Quantcast Best Choices for 720x480 Interlaced Source? - digitalFAQ.com Forums [Archives]
  #1  
05-21-2003, 08:55 PM
Grantman Grantman is offline
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I am converting files that originated from ReplayTV. The source is always 720x480 Interlaced (with a HUGE bitrate). Even if the content is movie, captured VHS, TV Show, Hi8 movie... it still produces the standard 720x480 high bitrate interlaced source.

What makes the most sense for making high quality MPEG1 files that will mainly be played back on TV (not HDTV) via S-Video input.

My thought was the 352x240 (or 480) did not create as sharp a picture as the current KVCD3 template but that 576 was too many extra lines of resolution and it was just wasted space.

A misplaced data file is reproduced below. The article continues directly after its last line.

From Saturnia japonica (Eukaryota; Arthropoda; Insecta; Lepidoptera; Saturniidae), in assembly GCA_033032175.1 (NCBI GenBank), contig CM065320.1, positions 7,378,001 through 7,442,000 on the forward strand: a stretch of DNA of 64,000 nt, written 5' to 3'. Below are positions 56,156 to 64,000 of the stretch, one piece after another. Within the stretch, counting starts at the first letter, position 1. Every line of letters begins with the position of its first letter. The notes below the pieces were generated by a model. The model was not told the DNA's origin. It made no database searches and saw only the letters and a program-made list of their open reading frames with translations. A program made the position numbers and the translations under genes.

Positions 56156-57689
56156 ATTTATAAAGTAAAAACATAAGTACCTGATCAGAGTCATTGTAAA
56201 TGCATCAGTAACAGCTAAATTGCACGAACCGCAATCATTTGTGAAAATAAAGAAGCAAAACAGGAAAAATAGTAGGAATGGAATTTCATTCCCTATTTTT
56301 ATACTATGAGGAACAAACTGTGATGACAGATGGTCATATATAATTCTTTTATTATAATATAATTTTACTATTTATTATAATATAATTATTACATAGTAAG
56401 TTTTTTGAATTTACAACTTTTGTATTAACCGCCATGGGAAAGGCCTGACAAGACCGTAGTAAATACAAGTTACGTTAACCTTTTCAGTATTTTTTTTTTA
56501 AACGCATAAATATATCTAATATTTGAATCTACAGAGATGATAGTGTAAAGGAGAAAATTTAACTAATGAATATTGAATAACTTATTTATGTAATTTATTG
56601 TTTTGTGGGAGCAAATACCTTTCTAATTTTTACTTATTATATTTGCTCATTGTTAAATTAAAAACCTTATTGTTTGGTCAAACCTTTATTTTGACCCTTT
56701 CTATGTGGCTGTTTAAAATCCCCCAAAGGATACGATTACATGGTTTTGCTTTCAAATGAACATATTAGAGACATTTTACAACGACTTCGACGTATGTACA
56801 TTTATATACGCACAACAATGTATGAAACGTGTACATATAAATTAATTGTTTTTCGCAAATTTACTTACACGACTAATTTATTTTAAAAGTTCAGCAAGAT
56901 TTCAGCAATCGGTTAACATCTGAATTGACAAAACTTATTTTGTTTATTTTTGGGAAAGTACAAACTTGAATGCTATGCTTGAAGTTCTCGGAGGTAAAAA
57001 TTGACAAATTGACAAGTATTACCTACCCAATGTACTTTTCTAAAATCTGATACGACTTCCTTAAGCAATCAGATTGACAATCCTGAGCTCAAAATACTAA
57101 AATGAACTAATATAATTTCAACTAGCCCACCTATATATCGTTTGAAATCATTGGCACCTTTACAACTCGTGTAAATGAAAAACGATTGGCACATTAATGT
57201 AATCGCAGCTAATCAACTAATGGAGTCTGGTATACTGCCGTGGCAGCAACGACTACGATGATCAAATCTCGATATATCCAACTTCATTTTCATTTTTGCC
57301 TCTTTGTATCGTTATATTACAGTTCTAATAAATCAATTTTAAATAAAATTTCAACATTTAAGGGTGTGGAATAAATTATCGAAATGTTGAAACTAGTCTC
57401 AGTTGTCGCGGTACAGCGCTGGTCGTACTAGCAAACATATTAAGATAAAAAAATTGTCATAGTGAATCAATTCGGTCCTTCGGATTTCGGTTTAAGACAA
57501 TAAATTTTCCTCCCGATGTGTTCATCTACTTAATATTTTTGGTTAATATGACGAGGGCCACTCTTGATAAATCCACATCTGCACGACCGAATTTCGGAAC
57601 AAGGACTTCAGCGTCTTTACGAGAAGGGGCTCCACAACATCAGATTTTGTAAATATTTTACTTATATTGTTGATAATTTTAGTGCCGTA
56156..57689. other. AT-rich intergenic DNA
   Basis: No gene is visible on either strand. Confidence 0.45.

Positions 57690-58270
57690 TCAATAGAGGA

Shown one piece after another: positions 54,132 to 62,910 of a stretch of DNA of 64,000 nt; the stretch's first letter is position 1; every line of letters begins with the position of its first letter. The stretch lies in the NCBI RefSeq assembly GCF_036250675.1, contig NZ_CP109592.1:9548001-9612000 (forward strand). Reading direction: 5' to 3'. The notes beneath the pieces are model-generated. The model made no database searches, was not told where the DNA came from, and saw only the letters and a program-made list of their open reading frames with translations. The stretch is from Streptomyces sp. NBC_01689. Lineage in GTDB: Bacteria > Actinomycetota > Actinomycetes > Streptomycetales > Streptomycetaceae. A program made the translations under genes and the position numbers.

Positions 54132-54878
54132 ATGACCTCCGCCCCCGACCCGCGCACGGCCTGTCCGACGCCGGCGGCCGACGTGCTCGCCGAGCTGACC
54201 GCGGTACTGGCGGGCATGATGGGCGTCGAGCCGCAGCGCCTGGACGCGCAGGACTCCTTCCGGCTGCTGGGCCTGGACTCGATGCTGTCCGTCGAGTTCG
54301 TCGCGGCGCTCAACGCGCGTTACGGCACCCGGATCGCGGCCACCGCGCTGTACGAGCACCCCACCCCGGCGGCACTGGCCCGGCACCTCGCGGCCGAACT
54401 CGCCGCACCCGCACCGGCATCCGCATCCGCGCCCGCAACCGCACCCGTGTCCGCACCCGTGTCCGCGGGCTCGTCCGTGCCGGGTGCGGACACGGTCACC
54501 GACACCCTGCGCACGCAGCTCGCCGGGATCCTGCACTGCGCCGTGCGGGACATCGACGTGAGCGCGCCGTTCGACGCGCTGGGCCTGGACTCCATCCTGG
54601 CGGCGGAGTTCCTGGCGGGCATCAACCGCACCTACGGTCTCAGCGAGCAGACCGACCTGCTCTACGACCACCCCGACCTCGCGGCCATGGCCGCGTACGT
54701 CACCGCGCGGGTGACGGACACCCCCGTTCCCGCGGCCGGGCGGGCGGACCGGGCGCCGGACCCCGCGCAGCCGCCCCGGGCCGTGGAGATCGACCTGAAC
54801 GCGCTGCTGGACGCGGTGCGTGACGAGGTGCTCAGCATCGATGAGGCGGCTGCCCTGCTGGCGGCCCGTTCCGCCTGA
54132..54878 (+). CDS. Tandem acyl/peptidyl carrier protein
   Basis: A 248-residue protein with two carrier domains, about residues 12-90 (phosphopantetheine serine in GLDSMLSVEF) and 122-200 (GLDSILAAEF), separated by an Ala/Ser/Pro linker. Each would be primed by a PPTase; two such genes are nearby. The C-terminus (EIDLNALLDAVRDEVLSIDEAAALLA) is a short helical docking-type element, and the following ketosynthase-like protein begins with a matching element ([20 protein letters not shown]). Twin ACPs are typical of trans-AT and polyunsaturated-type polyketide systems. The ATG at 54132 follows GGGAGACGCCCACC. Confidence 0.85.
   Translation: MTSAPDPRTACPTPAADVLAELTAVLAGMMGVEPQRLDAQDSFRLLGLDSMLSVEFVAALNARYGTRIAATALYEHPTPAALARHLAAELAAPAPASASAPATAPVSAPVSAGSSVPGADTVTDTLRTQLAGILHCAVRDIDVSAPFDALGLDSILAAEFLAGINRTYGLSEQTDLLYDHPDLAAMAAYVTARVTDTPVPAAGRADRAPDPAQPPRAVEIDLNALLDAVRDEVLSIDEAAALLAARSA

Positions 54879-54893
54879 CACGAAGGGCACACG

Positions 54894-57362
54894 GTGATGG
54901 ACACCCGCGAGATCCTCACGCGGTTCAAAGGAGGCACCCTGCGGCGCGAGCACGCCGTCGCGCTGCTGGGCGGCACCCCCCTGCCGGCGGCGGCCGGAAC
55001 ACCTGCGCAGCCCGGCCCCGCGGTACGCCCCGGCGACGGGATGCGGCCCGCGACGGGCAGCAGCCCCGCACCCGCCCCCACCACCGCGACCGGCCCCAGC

Also, all the original files are fullscreen 4:3 TV. I would prefer to keep them fullscreen (without black bars) but I don't want to encode more data than is necessary so the file size is smaller.

Final issue is whether it makes sense to deinterlace or not. Since the playback is interlaced is there value in one way or the other?

I have done several tests but I prefer to understand the science or logic behind settings. You can not always trust your eyes on a test since the content can also effect the perception of quality.

Any help or theories on this subject are welcome.

Grantman
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  #2  
05-21-2003, 09:50 PM
kwag kwag is offline
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Hi Grantman,